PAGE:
• Ischemic stroke: This is the most common type of stroke. A blood clot prevents blood and oxygen from reaching the brain.
  • Hemorrhagic stroke: This occurs when a weakened blood vessel ruptures and normally occur as a result of aneurysms or arteriovenous malformations (AVMs).
  • Transient ischemic attacks (TIAs): Also referred to as a mini-stroke, these occur after blood flow fails to reach part of the brain. Normal blood flow resumes after a short amount of time, and symptoms cease.

Causes

The different types of stroke have different causes. However, stroke is more likely to affect people if they have the following risk factors:

  • being overweight
  • being aged 55 years or older
  • a personal or family history of stroke
  • an inactive lifestyle
  • a tendency to drink heavily, smoke, or use illicit drugs

Ischemic stroke

This form of stroke is caused by blockages or narrowing of the arteries that supply the brain with blood, leading to ischemia. Ischemia is a serious decrease of blood flow, which kills brain cells.

Such blockages are often caused by blood clots that can form in the arteries of the brain. In other blood vessels in the body, they can also occur before being swept through the bloodstream and into smaller arteries in the brain.

Fatty deposits inside the plaque-like arteries can cause clots that cause ischemia.

Hemorrhagic stroke

Hemorrhagic strokes are caused either by leaking blood or by bursting open arteries in the brain.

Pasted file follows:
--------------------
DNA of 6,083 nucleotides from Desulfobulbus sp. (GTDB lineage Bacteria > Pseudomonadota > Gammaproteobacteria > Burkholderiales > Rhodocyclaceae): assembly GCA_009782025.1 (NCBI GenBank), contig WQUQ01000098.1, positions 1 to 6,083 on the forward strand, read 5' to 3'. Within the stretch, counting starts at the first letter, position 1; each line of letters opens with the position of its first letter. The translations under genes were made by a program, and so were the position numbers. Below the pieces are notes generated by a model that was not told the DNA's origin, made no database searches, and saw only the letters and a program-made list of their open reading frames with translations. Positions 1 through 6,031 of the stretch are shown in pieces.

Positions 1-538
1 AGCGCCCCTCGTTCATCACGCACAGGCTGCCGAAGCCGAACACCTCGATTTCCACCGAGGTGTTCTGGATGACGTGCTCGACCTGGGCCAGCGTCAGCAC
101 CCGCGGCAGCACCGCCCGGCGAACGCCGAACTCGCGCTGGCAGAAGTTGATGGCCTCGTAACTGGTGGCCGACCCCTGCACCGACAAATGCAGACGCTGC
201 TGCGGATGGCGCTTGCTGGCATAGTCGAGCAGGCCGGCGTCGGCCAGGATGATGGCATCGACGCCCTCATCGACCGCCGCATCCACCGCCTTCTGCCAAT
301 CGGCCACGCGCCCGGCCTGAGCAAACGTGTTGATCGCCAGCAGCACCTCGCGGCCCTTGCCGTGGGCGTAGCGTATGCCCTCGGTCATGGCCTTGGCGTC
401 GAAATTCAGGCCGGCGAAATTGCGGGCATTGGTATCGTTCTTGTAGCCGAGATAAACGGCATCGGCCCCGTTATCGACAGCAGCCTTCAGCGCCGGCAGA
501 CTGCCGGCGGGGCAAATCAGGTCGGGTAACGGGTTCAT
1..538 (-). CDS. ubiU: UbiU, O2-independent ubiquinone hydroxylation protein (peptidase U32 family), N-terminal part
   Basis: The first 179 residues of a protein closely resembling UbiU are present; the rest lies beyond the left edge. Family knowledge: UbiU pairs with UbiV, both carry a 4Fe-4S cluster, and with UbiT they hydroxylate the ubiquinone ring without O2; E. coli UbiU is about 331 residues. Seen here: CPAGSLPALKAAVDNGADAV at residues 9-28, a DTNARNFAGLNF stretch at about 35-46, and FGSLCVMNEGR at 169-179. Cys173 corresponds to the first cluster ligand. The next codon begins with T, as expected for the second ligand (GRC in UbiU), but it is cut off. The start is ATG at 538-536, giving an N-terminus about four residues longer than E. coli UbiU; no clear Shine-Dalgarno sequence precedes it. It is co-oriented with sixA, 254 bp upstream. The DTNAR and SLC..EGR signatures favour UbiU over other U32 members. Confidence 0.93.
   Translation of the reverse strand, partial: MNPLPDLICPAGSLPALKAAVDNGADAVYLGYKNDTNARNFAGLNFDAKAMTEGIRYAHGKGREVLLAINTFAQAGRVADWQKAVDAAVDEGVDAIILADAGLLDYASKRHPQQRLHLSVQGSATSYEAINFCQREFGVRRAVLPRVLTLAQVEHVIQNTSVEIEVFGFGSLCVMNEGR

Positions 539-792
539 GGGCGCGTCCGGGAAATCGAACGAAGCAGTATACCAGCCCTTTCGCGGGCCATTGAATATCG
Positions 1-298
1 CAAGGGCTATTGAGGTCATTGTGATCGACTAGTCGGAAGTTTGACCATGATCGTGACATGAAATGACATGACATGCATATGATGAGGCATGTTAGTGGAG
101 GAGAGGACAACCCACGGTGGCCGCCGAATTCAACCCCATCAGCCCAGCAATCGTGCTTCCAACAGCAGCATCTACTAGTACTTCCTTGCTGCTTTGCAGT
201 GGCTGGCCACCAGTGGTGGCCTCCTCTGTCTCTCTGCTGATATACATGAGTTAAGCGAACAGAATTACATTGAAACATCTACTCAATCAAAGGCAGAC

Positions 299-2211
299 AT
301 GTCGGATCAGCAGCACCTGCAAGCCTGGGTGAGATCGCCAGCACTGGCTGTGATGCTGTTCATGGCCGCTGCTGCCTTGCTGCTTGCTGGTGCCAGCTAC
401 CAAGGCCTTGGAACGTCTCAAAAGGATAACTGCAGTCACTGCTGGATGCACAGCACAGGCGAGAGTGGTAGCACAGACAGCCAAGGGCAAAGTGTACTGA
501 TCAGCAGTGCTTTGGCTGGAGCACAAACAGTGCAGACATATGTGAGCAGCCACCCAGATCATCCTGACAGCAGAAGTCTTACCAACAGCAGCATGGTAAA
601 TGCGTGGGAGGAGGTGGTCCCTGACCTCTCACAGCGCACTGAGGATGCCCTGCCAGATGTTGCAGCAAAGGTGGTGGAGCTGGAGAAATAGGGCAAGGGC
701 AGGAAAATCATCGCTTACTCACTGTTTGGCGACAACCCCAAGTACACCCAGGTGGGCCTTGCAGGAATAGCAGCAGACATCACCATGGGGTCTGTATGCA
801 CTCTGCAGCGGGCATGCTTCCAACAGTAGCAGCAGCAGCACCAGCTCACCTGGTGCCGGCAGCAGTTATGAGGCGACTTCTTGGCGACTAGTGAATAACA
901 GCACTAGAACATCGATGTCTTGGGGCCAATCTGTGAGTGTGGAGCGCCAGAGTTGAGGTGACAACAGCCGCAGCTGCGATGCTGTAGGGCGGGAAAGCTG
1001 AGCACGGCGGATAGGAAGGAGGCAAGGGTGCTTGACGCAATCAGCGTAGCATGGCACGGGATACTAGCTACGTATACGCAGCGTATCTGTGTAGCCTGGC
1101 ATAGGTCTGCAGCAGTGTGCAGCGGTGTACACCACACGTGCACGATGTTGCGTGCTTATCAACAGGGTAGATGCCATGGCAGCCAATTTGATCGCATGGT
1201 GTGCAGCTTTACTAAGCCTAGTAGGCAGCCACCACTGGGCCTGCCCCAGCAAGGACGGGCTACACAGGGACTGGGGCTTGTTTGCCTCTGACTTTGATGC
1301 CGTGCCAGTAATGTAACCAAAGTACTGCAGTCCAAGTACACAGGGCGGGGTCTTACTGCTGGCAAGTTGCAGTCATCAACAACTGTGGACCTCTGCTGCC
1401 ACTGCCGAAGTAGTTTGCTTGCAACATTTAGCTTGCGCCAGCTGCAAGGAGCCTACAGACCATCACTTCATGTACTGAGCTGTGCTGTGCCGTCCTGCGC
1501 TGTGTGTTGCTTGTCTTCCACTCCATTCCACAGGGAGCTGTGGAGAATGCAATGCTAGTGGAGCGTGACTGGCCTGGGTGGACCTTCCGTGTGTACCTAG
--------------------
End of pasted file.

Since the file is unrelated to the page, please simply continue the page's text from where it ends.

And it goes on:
Leaked blood exerts pressure on and kills brain cells. It also reduces the blood supply that can enter post-hemorrhage brain tissue. Blood vessels may burst and blood spill into the brain or near the brain surface, sending blood into the space between the brain and the skull.

Conditions including hypertension, trauma, blood-thinning medications, and aneurysms may cause the ruptures. Aneurysms are defects in blood vessel walls.

Intracerebral hemorrhage is the most common type of hemorrhagic stroke which happens after an artery in the brain bursts when the brain tissue is flooded with blood.

Hemorrhage of subarachnoid is the second type of hemorrhagic stroke, and is less common. Bleeding occurs in that form of stroke in the region between the brain and the thin tissues that cover it.

Transient ischemic attack (TIA)

TIAs vary from the above forms because blood flow to the brain is only disrupted momentarily. TIAs are similar to ischemic strokes in that blood clots or other clots also cause them.

These should be considered medical emergencies, even though artery blockage and its consequences are temporary. These act as warning signs for potential strokes and show a partially blocked source of artery or clot is in the heart.

According to the Centers for Disease Control and Prevention (CDC), if they have not undergone any treatment, about one third of people who undergo a TIA will have a major stroke within one year. Within 3 months of a TIA, between 10 and 15 per cent of people will have a major stroke.

Symptoms

Symptoms of a stroke often appear without warning.

The main symptoms of stroke are:

  • confusion, including trouble with speaking and understanding
  • a headache, possibly with altered consciousness or vomiting